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Question: theorem 1411 i the set q is countable ii the...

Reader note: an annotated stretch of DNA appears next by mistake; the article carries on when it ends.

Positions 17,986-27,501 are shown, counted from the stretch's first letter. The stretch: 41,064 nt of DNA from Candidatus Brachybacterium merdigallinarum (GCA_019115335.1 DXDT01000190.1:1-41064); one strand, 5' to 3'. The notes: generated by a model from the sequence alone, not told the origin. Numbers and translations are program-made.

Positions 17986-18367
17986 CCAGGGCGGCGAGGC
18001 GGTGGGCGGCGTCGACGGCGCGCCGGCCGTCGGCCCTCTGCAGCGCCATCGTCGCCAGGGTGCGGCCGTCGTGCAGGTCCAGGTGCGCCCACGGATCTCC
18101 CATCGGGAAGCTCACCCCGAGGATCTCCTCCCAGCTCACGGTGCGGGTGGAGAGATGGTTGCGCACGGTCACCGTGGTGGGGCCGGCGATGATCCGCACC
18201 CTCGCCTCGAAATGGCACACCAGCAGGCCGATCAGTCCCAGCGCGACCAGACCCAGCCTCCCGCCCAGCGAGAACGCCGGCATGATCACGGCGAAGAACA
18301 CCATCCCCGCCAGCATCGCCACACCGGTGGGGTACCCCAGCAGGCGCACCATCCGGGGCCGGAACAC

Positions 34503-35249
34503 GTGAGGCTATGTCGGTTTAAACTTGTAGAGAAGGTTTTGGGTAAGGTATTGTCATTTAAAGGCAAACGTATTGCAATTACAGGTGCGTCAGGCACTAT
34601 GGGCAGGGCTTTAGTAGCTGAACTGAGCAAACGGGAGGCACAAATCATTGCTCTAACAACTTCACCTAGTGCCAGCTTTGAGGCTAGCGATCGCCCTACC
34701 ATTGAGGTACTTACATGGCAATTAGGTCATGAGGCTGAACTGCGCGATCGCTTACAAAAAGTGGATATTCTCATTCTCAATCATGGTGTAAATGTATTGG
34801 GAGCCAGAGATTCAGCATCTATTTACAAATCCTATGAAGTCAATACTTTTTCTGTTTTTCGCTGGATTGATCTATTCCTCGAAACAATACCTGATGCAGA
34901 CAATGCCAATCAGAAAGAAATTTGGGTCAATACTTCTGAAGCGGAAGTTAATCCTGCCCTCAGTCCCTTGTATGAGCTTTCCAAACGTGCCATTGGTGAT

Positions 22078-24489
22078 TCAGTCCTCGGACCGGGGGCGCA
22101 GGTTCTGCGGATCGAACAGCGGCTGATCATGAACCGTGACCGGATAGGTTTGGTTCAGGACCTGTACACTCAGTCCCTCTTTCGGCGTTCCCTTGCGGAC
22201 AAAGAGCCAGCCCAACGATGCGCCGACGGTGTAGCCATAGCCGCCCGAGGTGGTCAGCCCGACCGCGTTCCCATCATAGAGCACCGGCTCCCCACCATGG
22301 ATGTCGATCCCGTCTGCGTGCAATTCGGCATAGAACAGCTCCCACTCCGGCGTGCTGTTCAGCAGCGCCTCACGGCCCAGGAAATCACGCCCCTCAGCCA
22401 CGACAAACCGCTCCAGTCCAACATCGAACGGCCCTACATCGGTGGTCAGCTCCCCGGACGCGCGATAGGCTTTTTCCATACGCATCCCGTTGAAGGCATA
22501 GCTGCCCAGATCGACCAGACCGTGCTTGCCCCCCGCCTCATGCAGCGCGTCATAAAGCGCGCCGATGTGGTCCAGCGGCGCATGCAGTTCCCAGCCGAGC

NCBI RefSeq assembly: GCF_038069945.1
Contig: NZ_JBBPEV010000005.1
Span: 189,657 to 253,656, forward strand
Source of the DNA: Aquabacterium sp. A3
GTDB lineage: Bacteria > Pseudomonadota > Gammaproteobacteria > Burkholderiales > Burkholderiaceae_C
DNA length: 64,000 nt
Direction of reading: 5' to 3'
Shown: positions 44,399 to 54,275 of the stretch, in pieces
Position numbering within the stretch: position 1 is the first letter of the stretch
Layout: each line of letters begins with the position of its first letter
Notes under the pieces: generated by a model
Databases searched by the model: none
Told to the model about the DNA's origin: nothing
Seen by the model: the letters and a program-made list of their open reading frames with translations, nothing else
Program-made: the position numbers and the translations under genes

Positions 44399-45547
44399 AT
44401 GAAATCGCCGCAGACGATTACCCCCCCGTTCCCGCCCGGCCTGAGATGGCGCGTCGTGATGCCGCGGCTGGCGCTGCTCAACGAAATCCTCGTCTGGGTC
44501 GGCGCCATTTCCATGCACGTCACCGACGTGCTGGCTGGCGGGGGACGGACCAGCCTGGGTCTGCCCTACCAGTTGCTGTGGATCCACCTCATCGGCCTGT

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Theorem 1.4.11. (i) The set Q is countable. (ii) The set R is uncountable. Proof (i) For each n є N, let An be the set given by An- : where p,0€ N are in lowest terms with p+ q-n The first few of these sets look like 1-1 2 -2 A4,-,-,-,ー>, 3 31 1 and A,-,-,-,-,-,-,-,-, 4 4 33 2 2 1 1 The crucial observation is that each An is finite and every rational number appears in exactly one of these sets. Our 1-1 correspondence with N is then achieved by consecutively listing the elements in each An N: 1 23 45 6 78910 11 12 .- 1 2 3 1 3 Admittedly, writing an explicit formula for this correspondence would be an awkward task, and attempting to do so is not the best use of time. What matters is that we see why every rational number appears in the correspondence exactly once. Given, say, 22/7, we have that 22/7 E A29. Because the set of elements in Ai,... ,A2s is finite, we can be confident that 22/7 eventually gets included in the sequence. The fact that this line of reasoning applies to any rational number p/q is our proof that the correspondence is onto. To verify that it is 1-1, we observe that the sets An were constructed to be disjoint so that no rational number appears twice. This completes the proof of (i)2. In the proof of theorem 1.4.11 (i), we use that each set An is finite. Find an upper bound for the number of elements in each An. (Some notation: we use A, to denote the number of elements of a set, so 2,4,6,8, 10 5. We want some number (possibly in terms of n) so that An! 〈 this number. Such a bound guarantees that An is finite for each n 3. We know from part (i) that the rational numbers, Q, are countable, so that there is a way to list all of the rationals numbers in an infinite list ri,T2,r3, ...^. What happens if we go through the proof of theorem 1.4.11 part (ii) using the rational numbers instead of the real numbers? Why does this not produce a proof that the rationals are uncountable? 4. Let X,-In, n +1,n + 2,...^ C N. Give two proofs that for each n, X, is countable; one direct proof (i.e. build a 1-1 and onto function), and one using theorems from the chapter. 5. Let Q+ be the set of positive rational numbers. Prove that is countable.

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